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South Korea Prepares to Launch First Military Spy Satellite


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Enhancing National Security and Surveillance Capabilities for Peace and Stability.

South Korea has announced its plans to launch its inaugural domestically built spy satellite by the end of this month. This significant development underscores South Korea’s commitment to strengthening its national security and closely monitoring the activities of its neighboring nation, North Korea, as it pursues advancements in nuclear weaponry.

The announcement comes in the wake of North Korea’s recent failure to carry out its promised third attempt to launch a reconnaissance satellite in October, possibly due to technical challenges.

Jeon Ha Gyu, a spokesperson for the South Korean Defense Ministry, confirmed on Monday that the country’s first military spy satellite will be launched from California’s Vandenberg Air Force Base on November 30. SpaceX’s Falcon 9 rocket will carry the satellite into orbit, thanks to a contract between South Korea and SpaceX. In line with this agreement, South Korea intends to launch an additional four spy satellites by 2025, as stated by South Korea’s Defense Acquisition Program Administration.

Notably, South Korea presently lacks its own military reconnaissance satellites and relies on U.S. spy satellites for monitoring North Korea’s activities. The acquisition of domestic spy satellites will grant South Korea an independent space-based surveillance system, enabling near-real-time monitoring of North Korea’s actions.

When combined with South Korea’s three-axis defense system, which encompasses preemptive strike capabilities, missile defense, and retaliatory assets, the country’s overall defense against North Korea is set to be significantly bolstered. This comprehensive approach to national security was endorsed by Lee Choon Geun, an honorary research fellow at South Korea’s Science and Technology Policy Institute.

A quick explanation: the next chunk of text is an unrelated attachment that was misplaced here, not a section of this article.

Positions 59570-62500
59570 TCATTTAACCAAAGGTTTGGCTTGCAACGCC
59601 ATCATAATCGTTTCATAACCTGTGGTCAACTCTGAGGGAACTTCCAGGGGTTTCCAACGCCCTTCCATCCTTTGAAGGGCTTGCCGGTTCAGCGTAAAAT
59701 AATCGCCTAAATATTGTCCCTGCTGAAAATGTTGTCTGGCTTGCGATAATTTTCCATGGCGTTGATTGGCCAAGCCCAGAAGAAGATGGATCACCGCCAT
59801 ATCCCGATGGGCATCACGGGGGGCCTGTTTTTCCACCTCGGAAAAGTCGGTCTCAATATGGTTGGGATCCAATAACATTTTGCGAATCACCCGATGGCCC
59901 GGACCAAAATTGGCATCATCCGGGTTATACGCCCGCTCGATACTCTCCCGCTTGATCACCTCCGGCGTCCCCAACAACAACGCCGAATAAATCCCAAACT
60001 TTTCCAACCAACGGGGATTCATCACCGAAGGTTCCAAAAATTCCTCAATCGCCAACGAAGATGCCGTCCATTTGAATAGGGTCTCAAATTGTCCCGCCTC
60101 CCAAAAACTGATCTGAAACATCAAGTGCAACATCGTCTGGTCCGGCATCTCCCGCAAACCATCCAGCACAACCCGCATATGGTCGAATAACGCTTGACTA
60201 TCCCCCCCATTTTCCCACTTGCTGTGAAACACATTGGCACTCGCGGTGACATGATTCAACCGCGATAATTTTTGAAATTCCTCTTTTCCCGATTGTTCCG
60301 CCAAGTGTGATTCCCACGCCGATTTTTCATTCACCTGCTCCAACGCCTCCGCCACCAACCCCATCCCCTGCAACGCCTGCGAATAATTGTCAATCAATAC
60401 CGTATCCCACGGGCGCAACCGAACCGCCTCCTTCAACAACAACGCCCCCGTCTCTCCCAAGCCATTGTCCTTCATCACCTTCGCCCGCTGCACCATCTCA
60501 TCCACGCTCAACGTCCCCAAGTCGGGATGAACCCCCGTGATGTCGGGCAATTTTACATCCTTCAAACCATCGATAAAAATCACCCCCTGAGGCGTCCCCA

Lee emphasized that while U.S. spy satellites offer higher-resolution imagery, their operations align with U.S. strategic objectives, potentially limiting the sharing of sensitive information with South Korea.

South Korea’s decision to employ SpaceX’s services for launching its spy satellite is considered a cost-effective and reliable choice, as evidenced by the successful deployment of a performance observation satellite using South Korean technology last year.

North Korea, too, has shown interest in possessing its own spy satellite but faced technical difficulties in its two earlier launch attempts this year. South Korea’s spy agency recently informed lawmakers that North Korea may be receiving technological assistance from Russia, potentially aiding its upcoming satellite launch program.

The acquisition of spy satellites aligns with ambitious defense plans announced by North Korean leader Kim Jong Un in 2021, emphasizing the need for advanced military capabilities, including mobile intercontinental ballistic missiles, nuclear-powered submarines, hypersonic weapons, and multi-warhead missiles, in response to perceived U.S. military threats.